It’s been over a month now since I did my first triathlon so I thought it was about time I blogged about the experience!
Despite the months of training beforehand I didn’t feel very prepared in the week leading up to it, primarily because I’d been nursing a cold but also because I’d pulled an all nighter on the Thursday to watch the election results. Also, having never done a triathlon before, I was essentially clueless about everything from whether I’d done enough training to what I was supposed to wear. The stress-induced dreams where I was late, couldn’t find my bike, got lost and so on in the run up to the triathlon meant that by the night before I was a nervous wreck. My dad was doing the triathlon with me but couldn’t answer the question of whether I could wear flip flops by the pool and the myriad of other bizarre queries I had bouncing around my brain.
Sunday morning dawned and I was still overwhelmed with nerves. Knowing that I’d collapse if I didn’t eat anything was literally the only thing that enabled me to choke down some breakfast. On arriving in Ashbourne we started to see course signs and other triathletes but everything still felt unreal. Thankfully everyone was really friendly and didn’t mind dealing with my ridiculous questions when we were setting everything up in the transition area. I also was faintly reassured when the event photographer assured me that he’s heard lots of people claim to be on the verge of a panic attack before their first triathlon!
Time kept disappearing in that annoying way it does when you’d really rather prefer it to slow down so before I knew it I was leaving my bike and heading off to the pool. I’d been concerned about hanging around by the pool freezing to death whilst I waited to start but I needn’t have worried – it was like a greenhouse in there. My dad kindly took custody of my spare clothes and shoes and I was on my own. I waited anxiously with the other competitors due to start around the same time as we waited for our different groups to be called up to the start. The other women starting at around the same time had all painted their toenails as well so we bonded a bit over that whilst I tried to work out if I swam as fast as the swimmers already in the water.
After what felt like hours we were eventually called to the start line and told to get in the water. We were given 30 seconds which was just enough time for me to discover my nose clip was refusing to stay on and we were off. The swim felt quite hard, evidently I hadn’t shaken off the cold as thoroughly as I’d hoped. I almost caused a pile up as well trying to overtake someone on my second lap – after that I just coped with the slightly slower man in front! I made it through my 16 lengths, leapt out of the pool and starting running towards my bike – which was much further away than I’d normally run in bare feet! Part 1 was done and although I felt like I’d swum slowly I was glad it was out of the way.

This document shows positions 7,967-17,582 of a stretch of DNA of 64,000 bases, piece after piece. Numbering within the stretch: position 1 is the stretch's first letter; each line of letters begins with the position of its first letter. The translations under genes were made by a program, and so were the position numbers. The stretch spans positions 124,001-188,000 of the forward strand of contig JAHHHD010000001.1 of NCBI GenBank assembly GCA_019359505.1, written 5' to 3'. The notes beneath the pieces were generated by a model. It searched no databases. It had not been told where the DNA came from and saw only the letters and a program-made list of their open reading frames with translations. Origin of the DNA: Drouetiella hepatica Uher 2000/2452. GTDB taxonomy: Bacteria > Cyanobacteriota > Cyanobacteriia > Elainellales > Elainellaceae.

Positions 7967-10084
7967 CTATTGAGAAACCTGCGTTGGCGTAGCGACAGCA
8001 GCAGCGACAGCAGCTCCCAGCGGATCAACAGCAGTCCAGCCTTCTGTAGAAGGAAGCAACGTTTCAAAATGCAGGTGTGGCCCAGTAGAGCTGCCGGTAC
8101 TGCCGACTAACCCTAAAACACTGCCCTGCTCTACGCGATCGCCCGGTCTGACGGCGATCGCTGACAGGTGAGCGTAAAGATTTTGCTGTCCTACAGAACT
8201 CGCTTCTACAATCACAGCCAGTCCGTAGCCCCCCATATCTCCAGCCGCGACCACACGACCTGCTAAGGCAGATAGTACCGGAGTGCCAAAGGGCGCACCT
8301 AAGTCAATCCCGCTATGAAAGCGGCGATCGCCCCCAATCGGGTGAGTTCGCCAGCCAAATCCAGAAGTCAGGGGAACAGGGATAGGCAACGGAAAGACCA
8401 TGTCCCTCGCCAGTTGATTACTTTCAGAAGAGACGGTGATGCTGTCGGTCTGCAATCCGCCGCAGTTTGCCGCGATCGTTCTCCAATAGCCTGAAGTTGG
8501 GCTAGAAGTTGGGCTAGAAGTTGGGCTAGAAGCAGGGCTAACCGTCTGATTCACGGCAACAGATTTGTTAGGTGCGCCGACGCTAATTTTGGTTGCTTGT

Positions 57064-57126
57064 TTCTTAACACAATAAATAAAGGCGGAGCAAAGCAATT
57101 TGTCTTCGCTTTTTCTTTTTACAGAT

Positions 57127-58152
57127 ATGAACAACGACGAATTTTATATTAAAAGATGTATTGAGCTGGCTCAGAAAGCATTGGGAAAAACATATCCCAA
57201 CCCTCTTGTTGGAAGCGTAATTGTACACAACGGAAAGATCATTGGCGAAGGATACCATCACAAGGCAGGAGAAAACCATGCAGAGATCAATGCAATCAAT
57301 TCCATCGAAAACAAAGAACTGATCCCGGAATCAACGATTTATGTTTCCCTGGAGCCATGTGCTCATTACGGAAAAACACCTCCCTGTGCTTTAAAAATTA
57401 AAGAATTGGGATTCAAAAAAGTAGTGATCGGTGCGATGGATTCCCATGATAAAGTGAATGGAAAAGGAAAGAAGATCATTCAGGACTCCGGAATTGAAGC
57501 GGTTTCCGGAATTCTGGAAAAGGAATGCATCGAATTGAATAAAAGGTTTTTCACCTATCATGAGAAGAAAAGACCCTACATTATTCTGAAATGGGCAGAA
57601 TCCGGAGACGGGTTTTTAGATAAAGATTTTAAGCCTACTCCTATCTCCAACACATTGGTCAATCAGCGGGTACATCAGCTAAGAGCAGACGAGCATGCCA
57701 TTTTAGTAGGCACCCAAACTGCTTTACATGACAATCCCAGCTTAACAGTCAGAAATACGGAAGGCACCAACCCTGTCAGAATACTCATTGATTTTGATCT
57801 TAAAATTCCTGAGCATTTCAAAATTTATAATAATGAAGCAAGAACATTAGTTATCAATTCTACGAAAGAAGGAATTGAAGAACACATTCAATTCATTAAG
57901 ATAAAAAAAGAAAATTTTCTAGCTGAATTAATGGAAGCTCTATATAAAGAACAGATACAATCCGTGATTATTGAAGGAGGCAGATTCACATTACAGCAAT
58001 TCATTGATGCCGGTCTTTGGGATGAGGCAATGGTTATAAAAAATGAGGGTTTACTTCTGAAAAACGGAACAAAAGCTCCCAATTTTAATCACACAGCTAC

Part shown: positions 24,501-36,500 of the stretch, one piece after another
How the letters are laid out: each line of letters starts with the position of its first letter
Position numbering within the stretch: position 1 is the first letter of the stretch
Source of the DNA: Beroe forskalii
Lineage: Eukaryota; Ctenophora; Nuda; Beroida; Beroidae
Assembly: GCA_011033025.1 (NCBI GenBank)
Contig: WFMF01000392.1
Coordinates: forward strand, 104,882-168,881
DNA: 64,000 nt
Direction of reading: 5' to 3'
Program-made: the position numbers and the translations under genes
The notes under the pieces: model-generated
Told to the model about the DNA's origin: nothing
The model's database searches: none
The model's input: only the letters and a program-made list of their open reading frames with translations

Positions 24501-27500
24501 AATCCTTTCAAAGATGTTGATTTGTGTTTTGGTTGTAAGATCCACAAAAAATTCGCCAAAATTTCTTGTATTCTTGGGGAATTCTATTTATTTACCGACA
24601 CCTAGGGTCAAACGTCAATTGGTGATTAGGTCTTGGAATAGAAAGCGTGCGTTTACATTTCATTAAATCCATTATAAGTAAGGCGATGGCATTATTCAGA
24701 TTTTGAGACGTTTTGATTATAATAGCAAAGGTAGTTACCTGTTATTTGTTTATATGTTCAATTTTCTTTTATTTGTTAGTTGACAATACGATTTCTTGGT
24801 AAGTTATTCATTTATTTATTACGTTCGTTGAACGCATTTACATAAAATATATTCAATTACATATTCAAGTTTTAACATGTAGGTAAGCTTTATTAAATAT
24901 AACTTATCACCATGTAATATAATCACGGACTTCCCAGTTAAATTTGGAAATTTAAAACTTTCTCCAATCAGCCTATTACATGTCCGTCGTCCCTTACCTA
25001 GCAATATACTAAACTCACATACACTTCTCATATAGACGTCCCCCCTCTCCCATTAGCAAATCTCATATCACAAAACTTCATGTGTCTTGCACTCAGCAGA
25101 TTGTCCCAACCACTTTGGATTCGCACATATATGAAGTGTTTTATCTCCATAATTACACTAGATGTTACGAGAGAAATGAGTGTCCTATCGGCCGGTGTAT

I made less of a hash of putting shoes and socks on in a rush than expected and remembered not to cycle before the start line which was pretty much all I was hoping to achieve in the transition stage! The bike ride was actually enjoyable, even though bits of it were on the A52, probably because I’ve been cycling regularly for nearly two years now. Dad had been assured by the organisers that the course only had “gentle hills” but I soon discovered that this wasn’t really the case! There were three biggish hills in the first half of the course, one of which I just got off and walked up. I definitely didn’t have my normal amount of stamina so I just took a break, got a drink and got back on my bike at the top. The second half of the ten mile course was a little bit less hilly and as I turned back on to the main road back into Ashbourne I began to feel like I might actually be able to do this.
As I came in there were other competitors, one of whom was my dad by some weird fluke, going out shouting good luck which was lovely. All too soon I was jumping off my bike and heading off for the run. Running after cycling is the strangest sensation, your legs just feel like jelly, but I’d experienced it a few times in training so wasn’t too thrown. The first part of the course was through an old railway tunnel which was quite exciting and then we were out onto the Tissington Trail. Running is my weakest discipline but I’ve been doing a lot of it so I know how to power through a 3 mile run – basically run as much as possible, walk when you need to and pray nothing starts hurting! The run was two laps of the same course which didn’t help as much as I’d thought it would – there’s something disheartening about getting to the end and having to turn around and do the same thing again. Luckily there was lots of encouragement, both from other competitors and from a few spectators on the course, particularly the little boys giving all the competitors high fives! Before I knew it I was running back through the tunnel for the final time and heading for the finish line. As soon as I came around the final corner I could hear cheers from Andy and my family who’d come to see me finish which was awesome. And I was officially a triathlete!